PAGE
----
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Nottoway Plantation

Iberville Parish, Louisiana

2002 Q3

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Nottoway Plantation house, this issue's limited edition print of a sketch by Ladd P. Ehlinger, near Whitecastle in Iberville Parish, Louisiana is one of the largest plantation houses ever built in the southern region of the U.S. Designed by the renowned architect Henry Howard as a result of an informal competition of several submittals by architects to John Hampden Randolph, the owner. Randolph's father had come to Louisiana from Virginia in 1820, and brought with him the tradition of the planter's life, which was maintained and expanded by his son.

Nottoway plantation consisted of 6,200 acres purchased by the father in 1841, who initially built the plantation with 155 African slaves into a sugar cane business. The son expanded the plantation business and it became very profitable -- so much so that one of the most ambitious mansions of the south was initiated and completed in 1858.

The main house is placed about 200 feet from and faces the Mississippi River among oaks, magnolias, pecan trees and sweet olives. It is composed of 64 rooms on three levels with the crowning achievement being the semi-circular Ballroom on the first level, with the Master Bedroom above that can be seen in the sketch in the center. The columns and brackets and the 200 or so windows are all tall and narrow in the Italianate style. The entablature is heavy and with the Italianate brackets is close to the evolving Victorian style. The balustrades are cast iron as most of the New Orleans balconies were, but of Italianate motifs. The exterior and interior of Nottoway is white in color, including the interior Ballroom Corinthian columns, marble mantels, curtains and even the floors. A neighbor built an even larger plantation mansion called Belle Grove of pink brick and plaster to deliberately contrast with Nottoway's white. To oneups-man-ship Rudolph further, Belle Grove was designed by the same architect, Henry Howard. Belle Grove is in total ruin today, while Nottoway survives with grace.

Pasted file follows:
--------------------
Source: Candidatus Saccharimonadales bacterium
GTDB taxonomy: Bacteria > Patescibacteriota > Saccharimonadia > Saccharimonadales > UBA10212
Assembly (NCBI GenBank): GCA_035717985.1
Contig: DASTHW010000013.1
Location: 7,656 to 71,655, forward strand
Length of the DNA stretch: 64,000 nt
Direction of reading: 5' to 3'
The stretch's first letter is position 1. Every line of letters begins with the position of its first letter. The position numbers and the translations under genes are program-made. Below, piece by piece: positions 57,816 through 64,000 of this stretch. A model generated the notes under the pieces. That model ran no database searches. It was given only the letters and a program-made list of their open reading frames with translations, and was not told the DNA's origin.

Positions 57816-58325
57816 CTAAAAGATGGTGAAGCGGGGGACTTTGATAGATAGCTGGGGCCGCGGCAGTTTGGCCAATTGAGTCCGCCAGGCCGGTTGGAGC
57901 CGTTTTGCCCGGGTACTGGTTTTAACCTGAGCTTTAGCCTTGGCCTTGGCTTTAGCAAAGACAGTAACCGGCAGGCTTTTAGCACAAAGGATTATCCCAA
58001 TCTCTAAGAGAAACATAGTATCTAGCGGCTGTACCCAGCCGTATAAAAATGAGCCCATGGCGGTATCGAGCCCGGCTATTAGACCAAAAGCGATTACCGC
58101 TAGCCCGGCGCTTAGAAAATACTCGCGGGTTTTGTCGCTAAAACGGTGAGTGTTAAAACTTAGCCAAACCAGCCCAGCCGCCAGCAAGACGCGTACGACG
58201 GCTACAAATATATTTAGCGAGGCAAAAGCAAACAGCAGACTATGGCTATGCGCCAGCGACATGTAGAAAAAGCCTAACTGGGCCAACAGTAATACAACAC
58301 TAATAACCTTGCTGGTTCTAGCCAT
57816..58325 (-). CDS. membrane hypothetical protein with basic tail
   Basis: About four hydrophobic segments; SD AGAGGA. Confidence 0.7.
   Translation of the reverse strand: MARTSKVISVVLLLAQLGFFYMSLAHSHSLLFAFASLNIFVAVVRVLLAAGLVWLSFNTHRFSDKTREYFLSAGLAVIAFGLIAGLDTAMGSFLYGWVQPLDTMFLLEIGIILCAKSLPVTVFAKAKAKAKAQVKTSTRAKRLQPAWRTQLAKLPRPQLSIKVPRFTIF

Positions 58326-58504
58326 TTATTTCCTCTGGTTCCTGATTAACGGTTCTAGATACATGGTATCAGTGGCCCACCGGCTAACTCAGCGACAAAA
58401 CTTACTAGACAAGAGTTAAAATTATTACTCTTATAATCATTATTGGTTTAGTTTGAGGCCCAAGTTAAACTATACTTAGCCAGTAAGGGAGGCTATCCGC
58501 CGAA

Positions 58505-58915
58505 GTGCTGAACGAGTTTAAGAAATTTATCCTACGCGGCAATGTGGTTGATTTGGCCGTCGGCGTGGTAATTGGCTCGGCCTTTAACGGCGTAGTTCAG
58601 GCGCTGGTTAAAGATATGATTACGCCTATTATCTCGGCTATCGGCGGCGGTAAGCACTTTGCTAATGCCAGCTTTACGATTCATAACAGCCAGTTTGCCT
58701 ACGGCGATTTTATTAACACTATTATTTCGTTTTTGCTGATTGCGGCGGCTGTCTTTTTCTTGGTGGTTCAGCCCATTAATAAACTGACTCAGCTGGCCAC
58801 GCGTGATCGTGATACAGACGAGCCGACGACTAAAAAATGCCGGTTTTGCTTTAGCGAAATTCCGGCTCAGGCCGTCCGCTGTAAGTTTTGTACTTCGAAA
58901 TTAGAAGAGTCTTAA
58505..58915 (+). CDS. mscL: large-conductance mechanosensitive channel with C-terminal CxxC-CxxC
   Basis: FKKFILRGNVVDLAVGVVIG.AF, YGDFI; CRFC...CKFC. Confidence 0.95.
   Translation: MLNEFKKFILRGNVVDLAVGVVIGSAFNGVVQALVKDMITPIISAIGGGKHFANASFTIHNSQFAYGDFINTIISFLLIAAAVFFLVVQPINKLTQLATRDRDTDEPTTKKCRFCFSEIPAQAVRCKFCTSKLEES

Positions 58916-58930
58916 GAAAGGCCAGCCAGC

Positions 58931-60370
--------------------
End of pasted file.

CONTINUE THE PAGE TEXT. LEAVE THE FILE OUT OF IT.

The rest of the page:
In 1862, Randolph took most of his slaves and went to Texas to work a cotton plantation to keep his business afloat. His wife, Emily Jane Liddel Rudolph stayed behind with most of their ten children to keep Nottoway safe from harm and to run it as best she could under the circumstances. The teen age daughters were sent away to a safer location. Emily Jane at the age of 45 protected the house when Union gunboats were in a battle with Confederate troops on her front lawn. The gunboats actually shelled the house inadvertently. The Union officer in charge of one of the gunboats realized that he had stayed at Nottoway before the war and stopped the shelling, sparing the house. The Union army never entered the house other than to search for weapons, though they did bivouac on the grounds.

Today, Nottoway has been fully restored and converted to a Bed and Breakfast and serves as a living museum of plantation life. The main house, out buildings and cabins are furnished as hotel rooms in the style of the plantation days. Tours call on the facility, and are fed in a large meeting room / restaurant that has been built for that purpose. The price is moderate and worth the visit. You may reach them at

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